The Looking Glass Lounge
Where? 3634 Georgia Ave., NW
Happy Hour? Every day, 5 to 8 p.m.: $2 off all draft beers, $1 off all rail liquor, $1 off imported bottled beer
The Bar Bro brings you the best dives in the District. He isn’t classless – just low-class.
DCist published an article called “The Dive is Dead, and We Killed It” about two weeks ago. My first reaction was dismissive. I had held one end of a table up with my knee at Dan’s Café and drank beers for a quarter at McNasty’s. Surely, the bathroom alone at Dan’s qualified it as a legitimate dive.
But as I read further and began to reconsider my drinking experiences in the District, I came to grips with the main thesis.
“We’re not looking for a true dive,” the article said. “We’re looking for the invented nostalgia of the idea a dive conveys but watered down for the masses.”
That’s right. Look up any list of D.C.’s best dives and you’ll find a number of dimly-lit bars in rough (but rapidly gentrifying) neighborhoods that offer cheap canned beer alongside $8 drafts of craft brew.
Essentially, they’re places where well-to-do people can slum for a while without leaving the safety and familiar comfort of their locally brewed IPA.
So last Friday I went to The Looking Glass Lounge, just a block from the Georgia Ave-Petworth Metro stop, with a good idea of what I was in for. It was freezing outside, and the bar greeted my friends and me warmly. It’s cozy without being too cramped. If you follow the mish-mashed chandeliers to the back of the bar, past the exposed brick walls adorned with old promotional mirrors and original artwork, you’ll find that every table in the bar is filled with diners, drinkers and hipsters. There’s a band set-up in the back, and even though no one was playing live that night, the music was loud and hip, and people standing in the space between the bar and the tables danced and chatted intermittently.
We decided to head downstairs, where, past the open kitchen, lies a smaller, chiller scene. It seemed less deliberately cool, with watercolor paintings of tigers hanging behind the bar, and a quieter, old-school hip-hop soundtrack playing over the speakers. After waiting around for about 10 minutes – and lamenting that it was too cold to sit out on the biergarten-esque patio – although it was open to smokers – we grabbed a table in the corner and ordered food and drinks.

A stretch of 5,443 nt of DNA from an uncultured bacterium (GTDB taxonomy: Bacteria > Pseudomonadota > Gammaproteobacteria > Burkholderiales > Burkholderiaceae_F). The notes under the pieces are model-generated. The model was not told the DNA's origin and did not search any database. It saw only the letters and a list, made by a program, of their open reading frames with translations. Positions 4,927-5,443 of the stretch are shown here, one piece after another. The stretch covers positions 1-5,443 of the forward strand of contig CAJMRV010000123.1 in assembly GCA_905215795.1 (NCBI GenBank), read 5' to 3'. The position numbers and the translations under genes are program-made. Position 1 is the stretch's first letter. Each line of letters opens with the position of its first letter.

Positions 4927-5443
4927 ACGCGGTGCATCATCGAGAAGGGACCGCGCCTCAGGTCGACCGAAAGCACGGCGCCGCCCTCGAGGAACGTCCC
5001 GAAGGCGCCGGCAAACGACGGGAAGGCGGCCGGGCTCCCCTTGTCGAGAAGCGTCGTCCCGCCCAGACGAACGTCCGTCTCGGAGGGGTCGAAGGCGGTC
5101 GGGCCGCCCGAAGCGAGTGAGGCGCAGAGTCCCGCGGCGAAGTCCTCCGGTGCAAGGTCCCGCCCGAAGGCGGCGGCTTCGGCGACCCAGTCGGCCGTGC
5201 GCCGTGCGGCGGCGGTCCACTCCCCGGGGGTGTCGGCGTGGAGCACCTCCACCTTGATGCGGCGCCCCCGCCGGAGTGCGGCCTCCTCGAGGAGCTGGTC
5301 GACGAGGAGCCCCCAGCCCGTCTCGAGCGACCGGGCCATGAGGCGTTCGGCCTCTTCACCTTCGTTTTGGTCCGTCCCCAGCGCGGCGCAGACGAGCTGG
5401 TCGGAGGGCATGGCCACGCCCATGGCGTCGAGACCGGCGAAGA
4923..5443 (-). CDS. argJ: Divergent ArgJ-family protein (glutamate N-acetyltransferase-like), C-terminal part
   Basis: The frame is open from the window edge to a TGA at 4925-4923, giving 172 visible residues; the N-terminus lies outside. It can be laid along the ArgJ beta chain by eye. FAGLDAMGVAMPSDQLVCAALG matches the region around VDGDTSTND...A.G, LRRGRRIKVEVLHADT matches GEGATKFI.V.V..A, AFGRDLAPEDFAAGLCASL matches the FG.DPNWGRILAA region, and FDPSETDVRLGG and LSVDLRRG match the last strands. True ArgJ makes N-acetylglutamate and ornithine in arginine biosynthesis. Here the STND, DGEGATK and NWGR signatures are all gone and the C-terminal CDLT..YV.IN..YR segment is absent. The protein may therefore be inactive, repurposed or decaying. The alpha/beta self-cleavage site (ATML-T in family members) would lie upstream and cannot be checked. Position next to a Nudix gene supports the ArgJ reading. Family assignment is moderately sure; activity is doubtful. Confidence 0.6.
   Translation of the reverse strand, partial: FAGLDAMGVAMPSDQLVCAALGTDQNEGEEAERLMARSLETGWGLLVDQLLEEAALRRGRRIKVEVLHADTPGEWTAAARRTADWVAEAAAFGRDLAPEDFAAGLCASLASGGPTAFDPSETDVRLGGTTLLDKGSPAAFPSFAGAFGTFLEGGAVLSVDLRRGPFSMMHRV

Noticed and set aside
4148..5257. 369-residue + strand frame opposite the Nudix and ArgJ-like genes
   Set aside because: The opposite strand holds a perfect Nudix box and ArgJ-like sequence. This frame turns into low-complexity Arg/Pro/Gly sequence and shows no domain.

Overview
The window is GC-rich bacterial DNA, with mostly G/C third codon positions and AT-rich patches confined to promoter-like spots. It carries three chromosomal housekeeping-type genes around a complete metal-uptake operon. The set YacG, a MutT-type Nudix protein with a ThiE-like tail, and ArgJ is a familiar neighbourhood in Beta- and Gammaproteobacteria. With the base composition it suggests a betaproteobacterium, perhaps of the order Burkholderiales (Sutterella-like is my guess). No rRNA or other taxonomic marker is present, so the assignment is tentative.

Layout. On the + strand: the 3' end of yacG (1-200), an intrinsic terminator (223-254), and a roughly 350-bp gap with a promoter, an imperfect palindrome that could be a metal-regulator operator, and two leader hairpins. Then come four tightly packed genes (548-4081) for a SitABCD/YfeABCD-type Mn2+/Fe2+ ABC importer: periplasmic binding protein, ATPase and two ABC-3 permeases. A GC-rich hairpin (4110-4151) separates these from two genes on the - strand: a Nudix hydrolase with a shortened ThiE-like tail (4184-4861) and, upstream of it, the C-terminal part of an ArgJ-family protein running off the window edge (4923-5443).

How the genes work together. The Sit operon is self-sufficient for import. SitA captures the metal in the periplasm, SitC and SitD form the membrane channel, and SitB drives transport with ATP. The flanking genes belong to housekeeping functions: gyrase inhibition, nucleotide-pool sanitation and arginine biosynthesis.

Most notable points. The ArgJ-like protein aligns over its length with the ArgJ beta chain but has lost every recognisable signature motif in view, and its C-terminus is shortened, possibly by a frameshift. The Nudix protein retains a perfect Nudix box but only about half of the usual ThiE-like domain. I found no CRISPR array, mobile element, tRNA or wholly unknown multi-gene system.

The food is standard D.C. pub fare. I had a chili-cheese half-smoke ($6.50), which always seems to live up to its reputation as the best drunk food in the District. I found it odd that vegetarian chili was an option on top of a hot dog, but to each his own. As it were, my dog came out topped with hearty chili and a thick helping of Cheez Whiz, which, as anyone from Philly will tell you, is the only form of cheese that belongs on a greasy bar sandwich. I sampled a few plates around the table – a Reuben ($9.75), some fries ($4) – and everything was genuinely satisfying.
For drinks, we decided to start with good beer before moving on to the cheaper stuff, which in my home state of New Jersey has always meant a Yuengling before a case of Keystone, but I digress. The Looking Glass Lounge has a good selection of beers on tap, all ranging from $7-9. The highlights were the Traveling Mustache Shandy, which was fresh and fruity, and the Chocolate City Cerveza Nacional, which tasted like easy-drinking Irish coffee. Still, I can’t abide a $7 drink, and opted instead to finish the night cruising on $6 boilermakers – a shot of Jim Beam chased with a can of Natty Boh. Quick, easy and to the point.
In the end, a good, drunk time was had by all. But I couldn’t help looking around and thinking about the death of the dive bar. The Looking Glass Lounge has a dartboard – behind the bar. Everything in the bar – the music, the décor, the bartenders – is delivered in a package of premeditated hipness. This is a dive column. And for a bar to qualify, it must offer a drink for $3 during primetime. In that sense, the Looking Glass Lounge qualifies.
If you stick with the shot-and-a-beer combo, you can have a pretty cheap, fun night. And that’s what the Bar Bro stands for: bars that are cheap and fun.
But I feel that I owe my readers a divier experience than this. The dive bar may be dying in this city, but somehow, I refuse to believe that it has gone completely extinct. There are bars in this city that don’t have websites and snarky Yelp reviews, and I will try my best to find them for you. Until then, have fun. Go to places like this. And if drinking for cheap means drinking PBRs next to bearded white guys wearing Wu Tang T-shirts, then so be it.
If DCist is right, it’s kind of what we all want anyway.